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December 15, 2007

Poughkeepsie Journal

State needs deal on bottle bills

The bottle law is arguably the most successful recycling program in New York's history. Since its inception about 25 years ago, five million tons of material, including 90 billion bottles, have been recycled. Even with this enormous achievement, the law has started to show signs of age and should be updated.

The law requires a 5-cent deposit on each bottle of soda and beer sold in New York state. When the bottle is brought to a recycling center, the deposit is refunded. When the bottle law was created, there was not nearly the diversity of beverages that are available now. As a result, bottled water, energy drinks, iced teas and bottled coffee drinks are not covered by the law. These containers pollute the Hudson and clog landfills, and there's absolutely no reason for this.

Expanding the bottle law would support the recycling of an enormous quantity of waste. The state also has an opportunity to improve how it handles unclaimed deposits. Now, all that money goes to the beverage industry to defray the costs of recycling centers. Many states get that money and can use it to boost their other environmental programs.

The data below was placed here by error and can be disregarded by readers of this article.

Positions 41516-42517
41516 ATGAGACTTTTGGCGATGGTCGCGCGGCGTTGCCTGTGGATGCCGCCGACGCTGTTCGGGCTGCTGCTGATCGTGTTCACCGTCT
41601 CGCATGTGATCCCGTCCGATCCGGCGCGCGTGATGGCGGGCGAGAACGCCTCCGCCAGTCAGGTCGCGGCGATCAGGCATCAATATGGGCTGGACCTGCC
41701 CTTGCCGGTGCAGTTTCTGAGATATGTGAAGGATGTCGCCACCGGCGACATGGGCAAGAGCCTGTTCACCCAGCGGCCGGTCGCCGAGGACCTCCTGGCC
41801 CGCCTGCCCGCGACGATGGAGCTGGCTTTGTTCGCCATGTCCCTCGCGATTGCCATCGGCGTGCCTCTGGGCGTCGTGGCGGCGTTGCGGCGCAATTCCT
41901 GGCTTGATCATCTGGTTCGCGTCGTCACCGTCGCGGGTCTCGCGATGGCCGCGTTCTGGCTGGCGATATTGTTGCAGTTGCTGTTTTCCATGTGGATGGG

This year, Gov. Eliot Spitzer pushed for such expansion in the law but was willing to compromise in some ways. Retailers and redemption centers actually would have received an increase in handling fees - from 2 cents to 3.5 cents a bottle - to help defray the costs of running recycling programs. Unclaimed nickel deposits would have gone to the state's dedicated Environmental Protection Fund, used for worthwhile endeavors such as farmland preservation.

The state Assembly has backed similar ideas for years. The state Senate has not. State Sen. Carl Marcellino, R-Nassau County, has sponsored legislation that at least would expand the recycling program without redistributing the nickels. State lawmakers must continue to work on this legislation and strike a deal.

A "Bigger Better Bottle Bill" could mean billions more of cans and bottles end in recycling bins each year. The issue has been ignored long enough.


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